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The development of the internet has made copyright an interesting topic for
art educators. Although your question may not involve the internet, the
issues are the same. In U. S. copyright law as I understand it, four
questions are salient:
1. What is the nature of the item you wish to use?
In our field that's usually an easy call--it's an artwork. But the
application of the other three issues to artwork is slightly problematic.
2. For what purpose do you wish to use the piece?
We're usually safe here--the purpose is to educate. There is ample judicial
and legislative support for education as an appropriate use of copyrighted
3. Does the bearer of the copyright stand to lose income from your use of
Again in most cases involving art education, the answer is no; in fact, the
copyright bearer may stand to gain from the publicity.
4. What portion of the piece do you wish to use?
This is the tricky one for us. We almost always wish to use the entire
piece. The premise of this question emerges from written work. Users of
copyrighted written material have been found liable for copyright violation
for quoting unduly large portions from others' books, articles, etc. As of
now, I know of no court case in which someone was charged on 'portion'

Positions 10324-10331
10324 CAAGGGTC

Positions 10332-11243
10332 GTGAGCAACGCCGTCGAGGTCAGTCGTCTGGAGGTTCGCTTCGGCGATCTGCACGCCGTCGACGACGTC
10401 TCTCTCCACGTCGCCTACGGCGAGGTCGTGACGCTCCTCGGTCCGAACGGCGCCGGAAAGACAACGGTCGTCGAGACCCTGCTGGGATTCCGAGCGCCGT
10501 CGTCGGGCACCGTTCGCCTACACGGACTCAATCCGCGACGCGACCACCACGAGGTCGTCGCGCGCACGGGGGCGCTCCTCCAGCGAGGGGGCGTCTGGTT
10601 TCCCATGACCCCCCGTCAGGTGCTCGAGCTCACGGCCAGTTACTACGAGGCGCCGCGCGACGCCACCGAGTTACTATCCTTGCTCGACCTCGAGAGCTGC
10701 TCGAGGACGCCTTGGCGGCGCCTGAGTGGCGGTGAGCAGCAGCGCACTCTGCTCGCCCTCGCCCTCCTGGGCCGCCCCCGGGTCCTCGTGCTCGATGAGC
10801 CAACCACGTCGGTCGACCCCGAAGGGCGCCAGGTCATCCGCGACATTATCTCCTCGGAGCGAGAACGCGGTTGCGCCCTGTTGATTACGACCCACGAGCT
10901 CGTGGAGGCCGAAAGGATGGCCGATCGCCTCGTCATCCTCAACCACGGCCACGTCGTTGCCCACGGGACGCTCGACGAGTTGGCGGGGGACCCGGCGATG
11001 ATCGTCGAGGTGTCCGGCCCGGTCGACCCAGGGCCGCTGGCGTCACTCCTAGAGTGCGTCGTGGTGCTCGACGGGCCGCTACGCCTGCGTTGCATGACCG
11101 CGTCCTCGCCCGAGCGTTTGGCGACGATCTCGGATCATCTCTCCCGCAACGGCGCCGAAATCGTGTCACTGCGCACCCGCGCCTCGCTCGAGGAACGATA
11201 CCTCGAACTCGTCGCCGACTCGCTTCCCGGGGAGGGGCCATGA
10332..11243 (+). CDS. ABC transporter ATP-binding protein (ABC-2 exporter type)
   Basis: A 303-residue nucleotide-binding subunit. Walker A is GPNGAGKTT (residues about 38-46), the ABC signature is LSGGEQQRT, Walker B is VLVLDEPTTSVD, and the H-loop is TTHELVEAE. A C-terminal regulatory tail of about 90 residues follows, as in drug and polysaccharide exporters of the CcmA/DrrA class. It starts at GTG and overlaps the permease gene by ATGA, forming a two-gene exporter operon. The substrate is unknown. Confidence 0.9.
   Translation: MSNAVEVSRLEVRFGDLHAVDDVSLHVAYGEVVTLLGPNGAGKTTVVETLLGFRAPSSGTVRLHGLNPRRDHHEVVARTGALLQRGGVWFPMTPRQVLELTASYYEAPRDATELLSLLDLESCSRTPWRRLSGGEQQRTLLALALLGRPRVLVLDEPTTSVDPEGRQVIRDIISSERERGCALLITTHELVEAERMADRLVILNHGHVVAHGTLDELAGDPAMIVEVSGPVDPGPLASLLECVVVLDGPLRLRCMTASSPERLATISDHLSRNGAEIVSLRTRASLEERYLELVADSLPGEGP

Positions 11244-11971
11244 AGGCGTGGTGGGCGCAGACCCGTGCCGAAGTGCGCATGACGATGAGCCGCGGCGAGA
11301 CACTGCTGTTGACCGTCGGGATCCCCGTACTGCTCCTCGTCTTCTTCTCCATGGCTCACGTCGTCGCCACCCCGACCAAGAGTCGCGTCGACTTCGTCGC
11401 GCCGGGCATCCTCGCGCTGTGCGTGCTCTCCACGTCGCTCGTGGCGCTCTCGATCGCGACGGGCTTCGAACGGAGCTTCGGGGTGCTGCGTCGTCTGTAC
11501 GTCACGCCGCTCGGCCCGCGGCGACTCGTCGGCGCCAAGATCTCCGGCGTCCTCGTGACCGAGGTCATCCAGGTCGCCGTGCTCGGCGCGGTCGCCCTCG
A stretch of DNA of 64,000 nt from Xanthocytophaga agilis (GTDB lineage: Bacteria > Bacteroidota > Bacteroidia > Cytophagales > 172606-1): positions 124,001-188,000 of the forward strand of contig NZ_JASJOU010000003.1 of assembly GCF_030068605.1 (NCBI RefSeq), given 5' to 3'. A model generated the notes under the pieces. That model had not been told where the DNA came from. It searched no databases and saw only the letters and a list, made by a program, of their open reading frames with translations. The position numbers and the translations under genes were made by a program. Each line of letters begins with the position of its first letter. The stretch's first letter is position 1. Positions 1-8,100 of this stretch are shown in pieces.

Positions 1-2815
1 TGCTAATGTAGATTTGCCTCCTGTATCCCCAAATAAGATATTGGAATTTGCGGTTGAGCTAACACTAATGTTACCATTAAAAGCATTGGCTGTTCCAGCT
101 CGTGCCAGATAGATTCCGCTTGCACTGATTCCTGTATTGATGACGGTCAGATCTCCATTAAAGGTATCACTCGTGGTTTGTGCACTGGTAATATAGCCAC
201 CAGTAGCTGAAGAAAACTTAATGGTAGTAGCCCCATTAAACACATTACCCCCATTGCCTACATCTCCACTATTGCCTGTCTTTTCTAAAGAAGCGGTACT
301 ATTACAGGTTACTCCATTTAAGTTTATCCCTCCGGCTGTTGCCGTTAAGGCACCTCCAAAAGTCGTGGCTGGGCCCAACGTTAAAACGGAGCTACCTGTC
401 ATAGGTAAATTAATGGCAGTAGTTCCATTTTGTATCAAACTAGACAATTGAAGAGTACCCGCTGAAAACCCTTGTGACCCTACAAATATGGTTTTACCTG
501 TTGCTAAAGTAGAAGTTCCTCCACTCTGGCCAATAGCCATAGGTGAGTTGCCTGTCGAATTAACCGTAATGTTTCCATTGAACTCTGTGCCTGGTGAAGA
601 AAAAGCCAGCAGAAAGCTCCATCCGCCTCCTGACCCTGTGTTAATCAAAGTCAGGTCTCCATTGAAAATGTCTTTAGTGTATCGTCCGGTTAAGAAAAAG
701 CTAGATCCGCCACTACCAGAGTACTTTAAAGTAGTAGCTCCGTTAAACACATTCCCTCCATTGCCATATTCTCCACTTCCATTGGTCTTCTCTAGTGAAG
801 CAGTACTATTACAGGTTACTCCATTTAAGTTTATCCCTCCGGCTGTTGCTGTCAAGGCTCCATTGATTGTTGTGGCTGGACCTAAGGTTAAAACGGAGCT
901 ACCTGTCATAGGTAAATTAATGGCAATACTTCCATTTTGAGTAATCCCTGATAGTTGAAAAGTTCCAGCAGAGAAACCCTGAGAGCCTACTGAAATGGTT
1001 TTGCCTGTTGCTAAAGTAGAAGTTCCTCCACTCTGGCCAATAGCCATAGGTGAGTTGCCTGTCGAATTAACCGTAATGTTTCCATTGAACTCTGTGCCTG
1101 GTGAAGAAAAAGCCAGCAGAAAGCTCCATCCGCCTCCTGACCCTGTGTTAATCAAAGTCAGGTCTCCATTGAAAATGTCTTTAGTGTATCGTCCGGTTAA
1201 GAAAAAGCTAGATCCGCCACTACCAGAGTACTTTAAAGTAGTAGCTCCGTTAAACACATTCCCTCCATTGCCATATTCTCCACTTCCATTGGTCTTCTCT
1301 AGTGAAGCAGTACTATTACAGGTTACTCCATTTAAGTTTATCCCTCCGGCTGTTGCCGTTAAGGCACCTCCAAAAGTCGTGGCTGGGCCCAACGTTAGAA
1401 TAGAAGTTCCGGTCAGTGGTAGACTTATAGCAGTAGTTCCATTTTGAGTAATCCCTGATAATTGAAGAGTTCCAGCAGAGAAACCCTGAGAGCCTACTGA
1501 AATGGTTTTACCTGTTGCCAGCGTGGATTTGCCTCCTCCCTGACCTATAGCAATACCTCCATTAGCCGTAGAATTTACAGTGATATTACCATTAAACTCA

grounds for using an entire artwork, nor do I know of any 'portion'
legislation that has been passed regarding visual art.
A fair amount of judicial precedent, however, makes clear that cases are
considered on the basis of all four points, rather than on just some. If
you're solid on the first three points, and given the lack of precedent on
'portion' regarding visual art objects, you're likely on safe ground.
However, if you with to obtain permission, you must find out who holds the
copyright for each piece you wish to use (not always easy), then send them
a letter a) stating your purpose for using the piece, b) asking them for
permission, and c) giving them a space on the letter for their signature.
To use art images that are under foreign copyright, you can become familiar
with the laws of the nations involved to decide if your use is legal, or
simply hope their laws are similar to ours, or ask the copyright bearers
for permission, or hope they won't find out about your use of the work.
I'm not qualified to offer legal advice, but I hope this helps clarify the
matter for you.
>I want to publish an art education related paper in a non-profit journal
>(absolutely non-for-sale). Because I have to use some artworks for
>illustration. I wonder if I need to send letters to those who collect
>them for their consent, or simply credit them in my paper. If the art
>collectors are from,like Spain, France, China...etc., how can I do?